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Trolls & the NYT Bestsellers

What do trolls and the New York Times bestseller list have in common?

More than you might think.

It is often stated that bullies act out of a lack of self-esteem. But it is postulated that the opposite is also true: early humans that were good at convincing others of their superiority were perched at the top of the social hierarchy and demeaned others to keep their lofty position. Their followers aped their behavior and adopted their opinions.

Malicious internet trolls tend to be narcissistic, perhaps sociopathic. They need to lash out at other people to make themselves feel better. They usually rely on the cloak of anonymity, but not always. Superstars can be just as guilty.

They know that participants tend to conform to the rules and mindset of the bullies. 
A highly dysfunctional troll can start an attack with stealth with no fear of real reprisal, unless they accidentally target a master hacker who is capable of coming after them with a return cyber-attack. They do this certain that they will gain followers.

If you know such a hacker, I'd like his/her number.

The problem is, people who would never consider themselves bullies, who would never intentionally hurt others, can be drawn into the fray. They may agree with the troll's position, not necessarily the way it was expressed. The troll could be a friend (virtual or real), a relative, or a coworker, but acquaintance is not necessary to gain support. People jump in for myriad reasons.

The opposite of the troll is the cooing elf. Positive posters are motivated by the same phenomena. When the top “elf” loves something, others rush in with praise in their desire to be part of the “in” group. Elves also adopt the opinions and behaviors of their leader.

That is how books that are inherently flawed and barely readable can rise to the top of the NYT bestseller list.

When an elf is attacked by a troll, the battle becomes a free-for-all, dragging in totally innocent bystanders. You end up with a gallows mentality. A faction of the population enjoys a good show, particularly a gruesome one. It is why crowds gather to cheer on combatants when a fight breaks out.

                            But the positive review elves don’t cause any harm, right?

On the contrary, rewarding bad behavior or false praise can be just as toxic as trolling. If friends, family, or total strangers who have never read the book jump in with five-star ratings, it skews public opinion.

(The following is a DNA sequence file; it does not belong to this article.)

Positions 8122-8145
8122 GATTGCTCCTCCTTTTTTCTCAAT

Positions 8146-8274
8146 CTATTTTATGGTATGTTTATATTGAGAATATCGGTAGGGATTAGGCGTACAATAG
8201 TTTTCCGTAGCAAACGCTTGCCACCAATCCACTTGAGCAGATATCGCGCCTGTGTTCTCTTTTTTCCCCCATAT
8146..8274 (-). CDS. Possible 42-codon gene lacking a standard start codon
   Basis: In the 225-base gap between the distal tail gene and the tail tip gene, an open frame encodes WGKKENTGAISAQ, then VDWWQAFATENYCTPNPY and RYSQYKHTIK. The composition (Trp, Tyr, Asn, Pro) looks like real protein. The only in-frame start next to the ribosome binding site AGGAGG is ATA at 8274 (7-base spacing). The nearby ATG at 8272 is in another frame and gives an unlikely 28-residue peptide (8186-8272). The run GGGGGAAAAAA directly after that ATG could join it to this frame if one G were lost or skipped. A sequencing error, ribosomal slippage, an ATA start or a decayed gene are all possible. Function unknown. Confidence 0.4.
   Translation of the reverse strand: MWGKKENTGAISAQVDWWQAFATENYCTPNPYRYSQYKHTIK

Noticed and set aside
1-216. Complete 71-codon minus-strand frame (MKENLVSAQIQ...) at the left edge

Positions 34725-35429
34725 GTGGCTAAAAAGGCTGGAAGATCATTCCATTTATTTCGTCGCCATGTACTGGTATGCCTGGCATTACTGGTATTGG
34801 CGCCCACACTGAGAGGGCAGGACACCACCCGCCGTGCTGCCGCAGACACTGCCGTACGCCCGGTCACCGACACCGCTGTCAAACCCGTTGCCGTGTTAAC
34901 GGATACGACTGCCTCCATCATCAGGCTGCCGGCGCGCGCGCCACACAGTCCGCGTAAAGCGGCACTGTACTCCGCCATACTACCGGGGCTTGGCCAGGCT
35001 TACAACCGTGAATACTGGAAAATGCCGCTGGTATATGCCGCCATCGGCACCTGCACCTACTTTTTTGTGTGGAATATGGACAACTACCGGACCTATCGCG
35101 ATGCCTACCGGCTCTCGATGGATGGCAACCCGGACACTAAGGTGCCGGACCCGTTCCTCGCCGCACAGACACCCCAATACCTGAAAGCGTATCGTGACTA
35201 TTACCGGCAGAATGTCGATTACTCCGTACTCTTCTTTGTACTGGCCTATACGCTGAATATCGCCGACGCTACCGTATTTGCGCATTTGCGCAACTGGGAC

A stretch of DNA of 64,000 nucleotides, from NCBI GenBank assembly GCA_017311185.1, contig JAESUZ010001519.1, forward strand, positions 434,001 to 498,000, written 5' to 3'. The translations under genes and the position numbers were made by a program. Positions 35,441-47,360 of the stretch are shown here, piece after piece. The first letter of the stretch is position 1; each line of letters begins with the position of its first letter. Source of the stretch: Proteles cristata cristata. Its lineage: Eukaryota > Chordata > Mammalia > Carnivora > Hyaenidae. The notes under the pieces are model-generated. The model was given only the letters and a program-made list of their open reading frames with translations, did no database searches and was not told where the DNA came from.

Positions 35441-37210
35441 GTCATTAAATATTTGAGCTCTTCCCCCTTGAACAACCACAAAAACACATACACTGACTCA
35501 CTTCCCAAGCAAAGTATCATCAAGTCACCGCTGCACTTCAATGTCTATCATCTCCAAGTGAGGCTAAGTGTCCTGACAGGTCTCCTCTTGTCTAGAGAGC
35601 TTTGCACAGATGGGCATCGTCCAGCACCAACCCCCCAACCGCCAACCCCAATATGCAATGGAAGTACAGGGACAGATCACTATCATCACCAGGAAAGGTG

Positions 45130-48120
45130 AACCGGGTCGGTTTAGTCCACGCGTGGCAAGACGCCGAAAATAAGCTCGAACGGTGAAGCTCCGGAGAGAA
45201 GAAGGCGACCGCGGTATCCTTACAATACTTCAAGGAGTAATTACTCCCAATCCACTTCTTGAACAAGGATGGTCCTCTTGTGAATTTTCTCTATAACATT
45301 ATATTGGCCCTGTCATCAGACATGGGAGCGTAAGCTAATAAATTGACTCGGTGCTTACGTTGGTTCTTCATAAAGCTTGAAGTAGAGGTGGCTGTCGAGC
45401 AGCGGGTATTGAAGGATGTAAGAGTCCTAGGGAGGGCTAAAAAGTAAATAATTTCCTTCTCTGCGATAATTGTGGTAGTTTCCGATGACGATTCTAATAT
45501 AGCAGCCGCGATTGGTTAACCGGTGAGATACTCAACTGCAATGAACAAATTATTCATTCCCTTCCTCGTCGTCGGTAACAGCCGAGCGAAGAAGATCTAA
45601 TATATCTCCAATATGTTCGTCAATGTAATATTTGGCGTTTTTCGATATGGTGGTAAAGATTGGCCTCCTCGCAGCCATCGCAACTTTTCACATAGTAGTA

Is there a solution to this problem? 

Not entirely, but there are steps we can take.

It would be nearly impossible to eliminate the cloak of anonymity offered by a virtual world, but attempts are being made to discourage trolls. An administrator can take down any post they consider inappropriate, but how do they decide which posts are “appropriate?” It’s a thin line between abuse and freedom of opinion. You can report abusive messages or direct threats from a troll. The administrators can block the accounts, but that doesn’t keep the troll from assuming a new identity.

If the situation gets stressful, quickest and easiest way to cope is to unplug and refuse to engage. Bullies get bored when they no longer get a rise out of you. You may be tempted to delete your social media accounts. However, authors are encouraged to have a social media presence to market their work, so removing your online presence isn't the best option. Either way, you'll have a hard time getting the troll war erased on review sites. You may need to take a break for a while, until you no longer feel the need to throttle someone.

As for society as a whole, we could aim for higher standards of online behavior:

We can teach our kids (or students) to think for themselves and to consider very carefully before they post anything online.
Stop laughing.

We can teach them to never post a review until they can display a sufficient grasp of the language.
Please, for the love of literacy.

We can encourage civil discourse in all public arenas: the internet, television, radio, the printed press, congress.
I see your smirk.

We can encourage journalistic and reviewer integrity.

I can hear you howling.

We can stop "trading" or writing reviews for books we've never read or refuse to pay for fake reviews and social media "likes." You may mean well, but you are enabling and harming the integrity of the process.

Don't bother sending hate mail.

Short of rewiring human nature, there is no simple solution. We can only change one person's character at a time: our own.


Interjections are exclamations or parenthetical words that add color to your dialogue or internal dialogue. They are set off from the rest of the sentence with a comma or set of commas. They can be followed by an exclamation point. However, if the sentence is doing its job, you shouldn't need it.

Interjections express a gamut of emotions: surprise, doubt, fear, anger, hate, happiness, joy, glee, disgust, or sarcasm. They insult, incite, and ignite.

Here are a few examples (minus profanity, which is another topic).

All right
Far out
As if
Yeh, right
Dig it
Fair enough
Dang it
For real?
No way
Screw it
Lord have mercy
Big whoop